The James River Water Authority shouldn’t be deterred by thousands of public comments opposing the location for a water pump station, the authority’s attorney told its board members Wednesday.
“Frankly, I’m not surprised at all,” said Justin Curtis, an attorney for the water authority. “In dealing with water and wastewater stormwater utilities, the general public has no idea what you do. They have no idea what goes on behind the scenes.
“Folks go to their tap to turn on the faucet. They expect clean, cool, fresh water to come out 100% of the time. They expect to pay pennies per gallon for that extraordinary privilege. No one speaks up when water works the way it’s supposed to.”
The water authority wants to build a raw water intake and pump station in Fluvanna County to keep up growth in Zion Crossroads near Point of Fork at the confluence of the Rivanna and James Rivers, which is also known as Rassawek, the historic capital of the Monacan Indian Nation.
Most of the comments submitted to the U.S. Army Corps of Engineers, which is reviewing a permit application for the project, opposed the location because of the historical importance of the site, among other reasons.
Members of the nation have opposed the station, and they and the Virginia Department of Historic Resources have said that an archaeologist conducting the initial site review for the station was unqualified.
Attendees and board members wore masks and sat six feet apart for the water authority’s first meeting since March when pandemic precautions put an end to in-person gatherings. Wednesday’s meeting in the Kents Store ARC Community Center was not live-streamed.
In March, the water authority submitted an application to the Corps with the Monacan Indian Nation heritage site as the preferred location for the project.
Curtis said the next step will be a request for more information from the Corps, which he expects to receive in a few weeks. In the meantime, Curtis said he’s working with the Monacan Indian Nation to discuss alternatives.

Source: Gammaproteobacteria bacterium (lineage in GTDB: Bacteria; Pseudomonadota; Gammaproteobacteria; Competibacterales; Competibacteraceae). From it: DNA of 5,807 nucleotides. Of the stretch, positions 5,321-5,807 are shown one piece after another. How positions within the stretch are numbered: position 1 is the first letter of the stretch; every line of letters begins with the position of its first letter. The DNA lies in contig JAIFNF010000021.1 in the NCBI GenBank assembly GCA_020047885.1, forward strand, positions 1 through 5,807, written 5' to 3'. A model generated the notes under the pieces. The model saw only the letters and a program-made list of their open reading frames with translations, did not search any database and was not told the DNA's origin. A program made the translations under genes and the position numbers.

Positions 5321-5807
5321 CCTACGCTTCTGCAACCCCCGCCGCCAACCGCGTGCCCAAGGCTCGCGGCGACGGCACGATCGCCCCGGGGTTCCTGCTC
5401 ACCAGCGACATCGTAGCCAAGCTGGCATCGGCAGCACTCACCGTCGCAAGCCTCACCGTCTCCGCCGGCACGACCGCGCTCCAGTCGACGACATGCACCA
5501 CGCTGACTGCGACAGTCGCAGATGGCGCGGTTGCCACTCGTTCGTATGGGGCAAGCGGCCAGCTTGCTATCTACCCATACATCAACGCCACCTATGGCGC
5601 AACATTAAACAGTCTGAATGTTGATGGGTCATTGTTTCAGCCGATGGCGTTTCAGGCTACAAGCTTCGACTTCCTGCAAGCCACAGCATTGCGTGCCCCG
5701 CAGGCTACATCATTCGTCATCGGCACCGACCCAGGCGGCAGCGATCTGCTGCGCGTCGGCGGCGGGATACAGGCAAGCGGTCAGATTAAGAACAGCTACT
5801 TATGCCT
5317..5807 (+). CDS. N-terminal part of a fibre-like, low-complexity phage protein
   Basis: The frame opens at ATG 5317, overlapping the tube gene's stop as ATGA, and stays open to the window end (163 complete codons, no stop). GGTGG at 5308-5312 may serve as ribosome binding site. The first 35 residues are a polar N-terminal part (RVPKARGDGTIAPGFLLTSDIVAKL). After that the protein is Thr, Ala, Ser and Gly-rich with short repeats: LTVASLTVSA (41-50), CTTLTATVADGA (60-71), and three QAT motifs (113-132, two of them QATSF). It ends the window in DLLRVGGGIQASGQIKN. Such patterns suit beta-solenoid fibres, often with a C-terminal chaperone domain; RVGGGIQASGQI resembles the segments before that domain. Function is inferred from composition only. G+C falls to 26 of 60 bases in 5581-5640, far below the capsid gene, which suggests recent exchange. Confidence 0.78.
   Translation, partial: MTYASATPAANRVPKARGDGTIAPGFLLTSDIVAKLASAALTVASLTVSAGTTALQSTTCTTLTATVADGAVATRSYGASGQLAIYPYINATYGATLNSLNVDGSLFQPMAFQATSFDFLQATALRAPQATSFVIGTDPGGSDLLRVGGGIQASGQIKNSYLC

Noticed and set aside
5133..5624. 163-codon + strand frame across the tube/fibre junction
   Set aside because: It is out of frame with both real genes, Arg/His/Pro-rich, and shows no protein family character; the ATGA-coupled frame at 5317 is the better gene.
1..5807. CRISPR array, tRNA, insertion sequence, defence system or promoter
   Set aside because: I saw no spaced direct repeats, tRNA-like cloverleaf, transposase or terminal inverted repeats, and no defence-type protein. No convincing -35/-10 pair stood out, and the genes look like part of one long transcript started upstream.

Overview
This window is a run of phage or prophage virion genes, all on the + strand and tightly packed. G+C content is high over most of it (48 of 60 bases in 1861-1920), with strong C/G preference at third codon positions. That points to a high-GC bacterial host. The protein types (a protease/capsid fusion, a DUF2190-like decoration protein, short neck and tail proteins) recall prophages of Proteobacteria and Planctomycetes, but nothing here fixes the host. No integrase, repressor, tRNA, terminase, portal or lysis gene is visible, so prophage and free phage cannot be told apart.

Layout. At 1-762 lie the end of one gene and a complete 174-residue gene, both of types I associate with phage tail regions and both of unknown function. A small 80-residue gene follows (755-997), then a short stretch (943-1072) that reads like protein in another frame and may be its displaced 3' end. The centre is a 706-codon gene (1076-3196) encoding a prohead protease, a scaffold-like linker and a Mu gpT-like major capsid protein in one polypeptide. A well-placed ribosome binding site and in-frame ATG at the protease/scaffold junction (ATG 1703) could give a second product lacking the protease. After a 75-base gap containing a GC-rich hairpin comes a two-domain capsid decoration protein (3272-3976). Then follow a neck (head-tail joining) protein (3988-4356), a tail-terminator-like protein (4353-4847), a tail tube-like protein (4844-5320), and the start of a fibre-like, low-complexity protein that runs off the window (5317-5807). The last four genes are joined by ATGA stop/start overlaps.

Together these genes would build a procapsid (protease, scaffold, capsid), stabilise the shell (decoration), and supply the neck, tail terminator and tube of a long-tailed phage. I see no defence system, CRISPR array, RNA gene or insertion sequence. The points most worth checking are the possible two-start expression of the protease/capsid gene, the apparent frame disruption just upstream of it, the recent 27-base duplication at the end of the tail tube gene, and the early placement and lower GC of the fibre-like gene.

Marion Werkheiser, an attorney for the Monacan nation, continued to encourage the board to look into an alternative location known as Forsyth that’s further upstream for the pump station.
Werkheiser said the nation would support the water authority’s efforts to survey the area and talk to landowners whose land would be needed for the longer pipeline route.
“That’s a big sign of the nation’s willingness to work collaboratively with you to help you find a way out of the situation that you’re in now, get your project built and get it built much more quickly, and much less expensively than years of having to listen to me at these meetings,” she said, adding that if the Corps approve the project as proposed, the nation would sue to stop it.
Curtis said a consultant estimated that an archeological survey of Forsyth and the pipeline route would cost about $100,000 to $150,000. The Forsyth option is projected to cost about $10 million more than the Rassawek location.
Curtis said Wednesday that he didn’t want to recommend that the board spend money for an alternative location until they’ve exhausted all possibilities for Rassawek, which remains the favored location.
“The project team has not put our pencils down,” he said. “We’re working on other potential ideas and concepts that we definitely want to run down.”
Curtis did present an alternative pipeline route that would connect the pump station to the existing raw water main to address some concerns from the nation and the Department of Historic Resources. That plan includes drilling deep into the bedrock to run the pipeline to limit disturbance to the site beyond the pump station.
The Monacan tribal council met last week and didn’t prefer that option, Curtis said.
“We’re not done looking at things,” he said. “We’re not done listening to the public.”